10

Is there a reason to keep these decade old questions with no activity on them up?

What is there to gain from the questions being up when in many cases the technology being discussed is no longer used in the way it is being referenced and the question itself may no longer be an issue at all?

Not referring to technologies that have specific versions from then that are still in wide use, or technologies which have not fundamentally changed in its structure throughout the years.

Are these specific questions being dealt with?

8
  • 41
    If they're good questions, it's good to keep them open. Even better is to seek answers to these questions, because sometimes we have to work with legacy technology that is poorly documented or undocumented. So these questions about old technology save jobs and skins. Commented Feb 12 at 2:35
  • 7
    Some questions were only adequately answered years later when a new functionality was launched, like: "how to implement X in Y" when much later X became part of Y's standard library. So keeping those questions open adverts someone else re-asking them and it signals an open problem.
    – bad_coder
    Commented Feb 12 at 3:38
  • 28
    Even finding an old question and seeing it is unanswered provides the developer with important information. It tells them that they will likely have to solve their problem without additional guidance, or, if possible, switch to a different technology with a more active community. Commented Feb 12 at 4:36
  • 10
    I used to work on project where we had to upgrade old .NET monolith to support linux. It was full of outdated technologies and cryptic dependencies that doesn't exist anymore. There were no information whatsoever about problems that we had encounter, but sometimes I was stumbling upon a decade old question with no answer that gave me insight on how to continue, as a result I even answered a couple of questions like that. Commented Feb 14 at 12:53
  • 1
    Is there a link to a query page someone can post with unanswered questions sorted by age, oldest first? Commented Feb 14 at 13:59
  • Maybe the questions were rhetorical?
    – Reg
    Commented Feb 14 at 15:22
  • "Is there a reason to keep these decade old questions..." basically translates to what is the value of a question without an answer. Commented Feb 14 at 16:44
  • 2
    @simonalexander2005 there's only unanswered questions, newest first so you need to go to the last page
    – Bergi
    Commented Feb 14 at 18:03

3 Answers 3

34

Are these specific questions being dealt with?

Probably not nearly as much as we'd like. However, that doesn't mean they should be closed or deleted.

in many cases the technology being discussed is no longer used in the way it is being referenced and the question itself may no longer be an issue at all?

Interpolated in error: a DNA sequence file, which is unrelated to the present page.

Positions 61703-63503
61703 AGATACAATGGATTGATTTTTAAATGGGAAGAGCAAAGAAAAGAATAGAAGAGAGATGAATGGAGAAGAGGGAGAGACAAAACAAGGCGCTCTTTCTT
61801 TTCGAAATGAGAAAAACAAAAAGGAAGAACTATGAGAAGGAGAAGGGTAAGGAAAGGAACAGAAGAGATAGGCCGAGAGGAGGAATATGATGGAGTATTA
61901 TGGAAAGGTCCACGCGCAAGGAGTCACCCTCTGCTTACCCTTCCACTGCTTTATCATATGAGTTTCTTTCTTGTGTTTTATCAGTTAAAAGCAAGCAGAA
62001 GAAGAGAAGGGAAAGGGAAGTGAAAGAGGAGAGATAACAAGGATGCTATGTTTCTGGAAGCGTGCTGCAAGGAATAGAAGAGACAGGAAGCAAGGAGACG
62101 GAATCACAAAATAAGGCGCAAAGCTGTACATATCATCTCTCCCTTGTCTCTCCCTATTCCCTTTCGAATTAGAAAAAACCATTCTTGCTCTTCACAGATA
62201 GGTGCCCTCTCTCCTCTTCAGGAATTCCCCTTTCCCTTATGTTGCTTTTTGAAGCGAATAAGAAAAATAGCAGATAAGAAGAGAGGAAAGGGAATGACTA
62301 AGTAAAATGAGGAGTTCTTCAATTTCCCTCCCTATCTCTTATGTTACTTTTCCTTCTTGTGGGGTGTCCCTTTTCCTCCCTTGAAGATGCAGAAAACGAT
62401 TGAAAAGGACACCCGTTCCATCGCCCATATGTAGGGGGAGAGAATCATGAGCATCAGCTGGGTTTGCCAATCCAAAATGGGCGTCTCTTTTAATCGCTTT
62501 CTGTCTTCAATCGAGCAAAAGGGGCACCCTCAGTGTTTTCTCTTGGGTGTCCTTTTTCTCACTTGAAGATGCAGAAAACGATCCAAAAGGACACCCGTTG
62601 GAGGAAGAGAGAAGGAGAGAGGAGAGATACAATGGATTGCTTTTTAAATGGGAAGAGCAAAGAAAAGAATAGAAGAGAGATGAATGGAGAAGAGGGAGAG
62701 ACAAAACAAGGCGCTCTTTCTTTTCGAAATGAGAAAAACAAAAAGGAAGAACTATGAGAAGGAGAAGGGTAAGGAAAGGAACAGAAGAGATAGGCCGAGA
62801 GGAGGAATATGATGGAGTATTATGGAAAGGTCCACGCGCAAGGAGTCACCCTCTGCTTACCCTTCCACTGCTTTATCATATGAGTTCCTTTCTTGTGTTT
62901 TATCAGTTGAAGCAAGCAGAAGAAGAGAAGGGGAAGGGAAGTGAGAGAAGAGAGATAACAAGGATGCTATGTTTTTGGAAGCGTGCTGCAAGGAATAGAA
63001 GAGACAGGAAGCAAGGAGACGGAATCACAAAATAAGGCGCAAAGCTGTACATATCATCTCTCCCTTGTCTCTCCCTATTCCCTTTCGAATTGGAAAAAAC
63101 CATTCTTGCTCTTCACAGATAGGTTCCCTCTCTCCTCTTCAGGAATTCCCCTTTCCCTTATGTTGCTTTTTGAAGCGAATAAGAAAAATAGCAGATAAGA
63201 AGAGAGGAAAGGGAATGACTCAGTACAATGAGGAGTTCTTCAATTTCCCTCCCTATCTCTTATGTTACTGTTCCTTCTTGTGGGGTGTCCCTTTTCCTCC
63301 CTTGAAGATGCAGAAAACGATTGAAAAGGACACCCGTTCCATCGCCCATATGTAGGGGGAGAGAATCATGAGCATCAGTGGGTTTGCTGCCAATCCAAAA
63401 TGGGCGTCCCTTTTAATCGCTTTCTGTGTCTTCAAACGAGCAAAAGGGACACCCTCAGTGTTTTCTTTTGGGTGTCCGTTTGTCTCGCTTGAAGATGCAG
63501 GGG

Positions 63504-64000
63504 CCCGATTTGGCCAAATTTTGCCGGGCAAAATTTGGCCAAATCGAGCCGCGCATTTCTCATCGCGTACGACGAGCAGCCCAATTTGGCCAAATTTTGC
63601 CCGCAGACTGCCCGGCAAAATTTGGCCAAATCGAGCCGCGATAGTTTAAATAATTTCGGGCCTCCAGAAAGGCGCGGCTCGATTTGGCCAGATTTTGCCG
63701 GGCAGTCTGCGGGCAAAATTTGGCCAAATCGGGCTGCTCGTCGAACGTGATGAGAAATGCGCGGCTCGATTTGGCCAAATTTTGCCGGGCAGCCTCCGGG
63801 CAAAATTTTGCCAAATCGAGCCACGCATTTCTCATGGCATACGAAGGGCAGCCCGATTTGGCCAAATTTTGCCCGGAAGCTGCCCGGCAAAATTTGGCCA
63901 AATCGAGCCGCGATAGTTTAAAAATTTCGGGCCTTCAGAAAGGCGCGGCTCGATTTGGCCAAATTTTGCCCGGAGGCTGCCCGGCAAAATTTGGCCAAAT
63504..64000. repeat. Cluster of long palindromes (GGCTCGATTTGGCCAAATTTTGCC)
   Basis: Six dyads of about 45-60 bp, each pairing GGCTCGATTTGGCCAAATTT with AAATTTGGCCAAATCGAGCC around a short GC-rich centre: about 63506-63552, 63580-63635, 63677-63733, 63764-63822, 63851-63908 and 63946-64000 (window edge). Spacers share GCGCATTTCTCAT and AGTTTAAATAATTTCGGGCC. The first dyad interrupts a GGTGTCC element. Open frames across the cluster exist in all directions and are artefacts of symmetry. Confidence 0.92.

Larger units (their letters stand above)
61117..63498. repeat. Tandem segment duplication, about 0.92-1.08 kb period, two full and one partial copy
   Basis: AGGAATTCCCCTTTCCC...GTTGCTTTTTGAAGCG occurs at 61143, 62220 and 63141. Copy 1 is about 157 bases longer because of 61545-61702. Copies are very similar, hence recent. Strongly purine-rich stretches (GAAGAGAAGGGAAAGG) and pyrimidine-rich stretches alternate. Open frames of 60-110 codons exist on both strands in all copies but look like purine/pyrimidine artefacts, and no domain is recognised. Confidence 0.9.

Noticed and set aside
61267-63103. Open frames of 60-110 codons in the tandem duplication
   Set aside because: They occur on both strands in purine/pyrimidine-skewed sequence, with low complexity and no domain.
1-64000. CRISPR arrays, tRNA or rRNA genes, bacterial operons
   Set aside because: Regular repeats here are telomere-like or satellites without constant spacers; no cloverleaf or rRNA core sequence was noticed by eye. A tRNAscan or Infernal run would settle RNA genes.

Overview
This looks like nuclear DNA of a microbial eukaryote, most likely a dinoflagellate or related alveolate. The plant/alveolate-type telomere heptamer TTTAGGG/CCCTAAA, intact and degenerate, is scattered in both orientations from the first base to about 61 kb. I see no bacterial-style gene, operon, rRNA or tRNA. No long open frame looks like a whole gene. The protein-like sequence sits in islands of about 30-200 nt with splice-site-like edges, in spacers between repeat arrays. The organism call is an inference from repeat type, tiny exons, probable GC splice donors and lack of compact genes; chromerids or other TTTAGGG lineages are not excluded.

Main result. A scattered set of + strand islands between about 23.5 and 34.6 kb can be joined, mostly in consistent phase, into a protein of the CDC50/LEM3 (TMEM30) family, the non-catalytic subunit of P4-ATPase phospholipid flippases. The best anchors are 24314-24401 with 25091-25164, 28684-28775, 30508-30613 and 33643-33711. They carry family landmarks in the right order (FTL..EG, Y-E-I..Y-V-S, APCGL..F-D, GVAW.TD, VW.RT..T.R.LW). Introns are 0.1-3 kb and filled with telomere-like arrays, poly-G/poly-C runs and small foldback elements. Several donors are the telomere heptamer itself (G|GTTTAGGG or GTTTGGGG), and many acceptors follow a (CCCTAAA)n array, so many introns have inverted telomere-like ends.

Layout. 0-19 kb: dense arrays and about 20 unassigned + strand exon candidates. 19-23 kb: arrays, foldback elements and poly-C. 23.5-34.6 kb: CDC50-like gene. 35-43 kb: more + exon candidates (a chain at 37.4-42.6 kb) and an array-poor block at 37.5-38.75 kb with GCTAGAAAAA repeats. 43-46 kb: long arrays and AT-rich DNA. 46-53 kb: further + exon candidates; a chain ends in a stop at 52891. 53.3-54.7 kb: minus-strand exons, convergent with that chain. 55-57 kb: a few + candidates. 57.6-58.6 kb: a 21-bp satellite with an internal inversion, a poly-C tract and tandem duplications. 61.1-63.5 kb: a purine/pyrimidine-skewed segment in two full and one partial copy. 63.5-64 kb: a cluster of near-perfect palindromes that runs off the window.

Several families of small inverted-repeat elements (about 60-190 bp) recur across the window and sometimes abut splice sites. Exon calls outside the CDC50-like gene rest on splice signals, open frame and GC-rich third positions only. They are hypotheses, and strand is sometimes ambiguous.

The Banks Still Run On Cobol (TM). The fact that someone would never recommend a particular technology for a new project, doesn't mean there isn't anyone else out there stuck with it because migration would be harder.

If the question is actually obsoleted - for example, it's asking about a web API that's no longer provided - then the question can be closed with the "typo or not reproducible" reason.

If the question doesn't meet today's standards for some other reason, it should be closed - even if it met standards when it was asked. In particular: maybe it was ignored, then someone else asked the same question and got answers, and nobody at the time noticed that the new question was a duplicate (the old question couldn't have been used as a target, anyway, if it didn't have an answer). So in this case, the old, stale question should definitely be closed as a duplicate to the new one - chronology doesn't matter.

But otherwise, it could be of significant historical interest. Consider editing to improve the question; consider upvoting if it's interesting; consider placing a bounty if it's really interesting. There are people out there with deep knowledge of how older systems worked, especially when they nominally still do.

3
  • 8
    "actually obsoleted - for example, it's asking about a web API that's no longer provided" - just like your cobol example, there are legacy applications that run (and are still maintained) only in outdated browsers
    – Bergi
    Commented Feb 14 at 10:13
  • 3
    @Bergi I believe by "web API" they mean Server side Web API and not the ones built into browsers. Commented Feb 14 at 12:51
  • 2
    Even when a server-side implementation of an API dies, it does not necessarily render documentation about that API useless or information about it un-findable. Someone might need to re-implement it, or understand what an old piece of code was trying to do by calling a now dead endpoint.
    – 9072997
    Commented Feb 14 at 22:24
7

Is there a reason to keep these decade old questions with no activity on them up?

Corollary:

Is there any reason to close or delete them?

You haven't provided a convincing argument for the latter, so why not leave them be?

2
  • 1
    A good rule of thumb for life in general - when in doubt, do no harm. Commented Feb 14 at 22:04
  • @Mark A better rule is, "do no harm" Commented Feb 18 at 15:19
6

Some old questions will already get automatically deleted. But there are a few criteria for that. Specifically:

If the question is more than 365 days old, and ...

  • has a score of 0 or less, or a score of 1 and a deleted owner
  • has no answers
  • has no active bounty
  • is not locked
  • has view count <= the age of the question in days times 1.5
  • has 1 or 0 comments
  • isn't on a meta site

... it will be automatically deleted. (These are termed "abandoned" questions in the code.)

You must log in to answer this question.

Not the answer you're looking for? Browse other questions tagged .